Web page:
“History, Aristotle says, represents things only as they are, while fiction represents them as they might be and ought to be.”
— Albert J. Nock, Memoirs of a Superfluous Man

Charter Members

Allen Mendenhall, Literary Lawyer

Allen Mendenhall is a writer, managing editor of Southern Literary Review, staff attorney to Chief Justice Roy S. Moore of the Supreme Court of Alabama, adjunct professor at Faulkner University Thomas Goode Jones School of Law, and doctoral candidate in English at Auburn University.

Allen’s most recent publication is a work of libertarian literary theory and criticism, Literature and Liberty:

Anthologies of literary theory and criticism have sections devoted principally to Marxism but not to other modes of economics, including free-market economics or capitalism. It is as if thinkers as wide-ranging as Adam Smith and F.A. Hayek and Ludwig von Mises have little to offer literary studies. This book does not attempt to create a robust, comprehensive, or integrated theory of free-market economics, but to leave behind an index of ideas and approaches to libertarian or free-market literary theory and criticism that might influence students and scholars. With chapters on Geoffrey of Monmouth, Shakespeare, E.M. Forster, Mark Twain, Emerson, and Henry Hazlitt, Literature and Liberty offers a range of options for what libertarian literary theory might look like. It seeks to diversify the franchise of literary studies to include libertarian and capitalist ideas.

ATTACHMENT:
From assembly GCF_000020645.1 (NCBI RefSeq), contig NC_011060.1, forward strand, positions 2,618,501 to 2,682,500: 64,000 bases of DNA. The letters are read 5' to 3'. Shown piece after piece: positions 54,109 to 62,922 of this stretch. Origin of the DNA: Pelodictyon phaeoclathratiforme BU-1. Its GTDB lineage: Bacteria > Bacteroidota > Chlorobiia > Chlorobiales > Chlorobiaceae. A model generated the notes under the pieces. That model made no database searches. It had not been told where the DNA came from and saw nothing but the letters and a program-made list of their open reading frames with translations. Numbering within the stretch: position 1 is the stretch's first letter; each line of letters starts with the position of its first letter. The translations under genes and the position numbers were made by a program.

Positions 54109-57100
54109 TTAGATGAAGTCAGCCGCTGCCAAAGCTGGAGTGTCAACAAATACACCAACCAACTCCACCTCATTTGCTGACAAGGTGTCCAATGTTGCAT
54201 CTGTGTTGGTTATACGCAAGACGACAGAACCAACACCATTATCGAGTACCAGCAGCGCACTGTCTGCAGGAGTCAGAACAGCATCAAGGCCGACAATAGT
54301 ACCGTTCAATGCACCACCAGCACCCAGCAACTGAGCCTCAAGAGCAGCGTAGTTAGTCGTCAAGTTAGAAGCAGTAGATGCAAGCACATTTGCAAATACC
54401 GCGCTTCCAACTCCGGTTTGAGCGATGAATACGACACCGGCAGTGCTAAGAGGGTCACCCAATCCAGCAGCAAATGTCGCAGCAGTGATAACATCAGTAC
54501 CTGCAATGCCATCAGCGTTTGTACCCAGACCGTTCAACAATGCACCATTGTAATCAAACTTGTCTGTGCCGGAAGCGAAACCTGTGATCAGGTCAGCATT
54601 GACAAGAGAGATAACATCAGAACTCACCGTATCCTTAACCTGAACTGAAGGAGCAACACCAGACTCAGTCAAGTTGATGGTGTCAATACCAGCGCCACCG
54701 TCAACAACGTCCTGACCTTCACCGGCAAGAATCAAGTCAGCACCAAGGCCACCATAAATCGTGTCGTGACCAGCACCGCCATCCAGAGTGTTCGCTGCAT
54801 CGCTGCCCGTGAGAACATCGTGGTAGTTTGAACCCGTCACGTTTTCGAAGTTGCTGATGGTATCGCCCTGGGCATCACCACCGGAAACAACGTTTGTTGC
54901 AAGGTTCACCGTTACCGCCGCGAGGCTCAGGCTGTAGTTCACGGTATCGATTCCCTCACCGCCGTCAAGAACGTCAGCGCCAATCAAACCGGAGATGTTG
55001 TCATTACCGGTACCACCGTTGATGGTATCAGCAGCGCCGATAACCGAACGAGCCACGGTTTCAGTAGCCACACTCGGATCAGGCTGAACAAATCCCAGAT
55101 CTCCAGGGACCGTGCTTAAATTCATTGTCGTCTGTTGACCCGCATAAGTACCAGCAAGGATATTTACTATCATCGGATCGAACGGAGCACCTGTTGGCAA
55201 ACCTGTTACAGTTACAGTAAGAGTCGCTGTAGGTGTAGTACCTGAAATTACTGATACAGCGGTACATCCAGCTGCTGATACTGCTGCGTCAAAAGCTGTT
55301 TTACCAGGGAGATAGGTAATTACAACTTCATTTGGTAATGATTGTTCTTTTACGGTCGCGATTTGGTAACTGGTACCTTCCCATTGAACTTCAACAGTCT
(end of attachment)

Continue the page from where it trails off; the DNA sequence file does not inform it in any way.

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Jack McDonald Burnett

Jack is an attorney and freelance writer in the Atlanta area, originally from Chicago. His nonfiction work has appeared in such diverse publications and venues as Mortgage Lending Compliance Alert, American Builders Quarterly, Mortgage Technology, Economic Opportunity Report, and Puck Daddy. His next published novel will be his first.

Jack’s science fiction novel Amethyst is in the editing and revision stage. Amethyst is the story of a 23rd-century girl named Moira whose parents send her to live in a wildcat colony on a distant planet because she represents a threat to their wealth and status. From a shy, emotionally brutalized pre-teen, she grows up to become a kind, thoughtful, and well-liked, if impetuous and volatile, young woman. That’s when the government arrives to clean up the wildcat colony and repatriate the colonists to someplace under its jurisdiction. Moira must decide where she belongs: in the new home she’s helped build or in the old one she was cast out of. Either way, she’s going to have a fight on her hands.

Jack’s short story “A Masterpiece of the Literature of Liberty” won the third-place prize in the 2014 Libertarian Short Story Contest jointly held by the Libertarian Fiction Authors Association and Students For Liberty, and was published in the SFL periodical Ama-Gi. Another story will appear in a libertarian short fiction anthology in the Fall of 2014.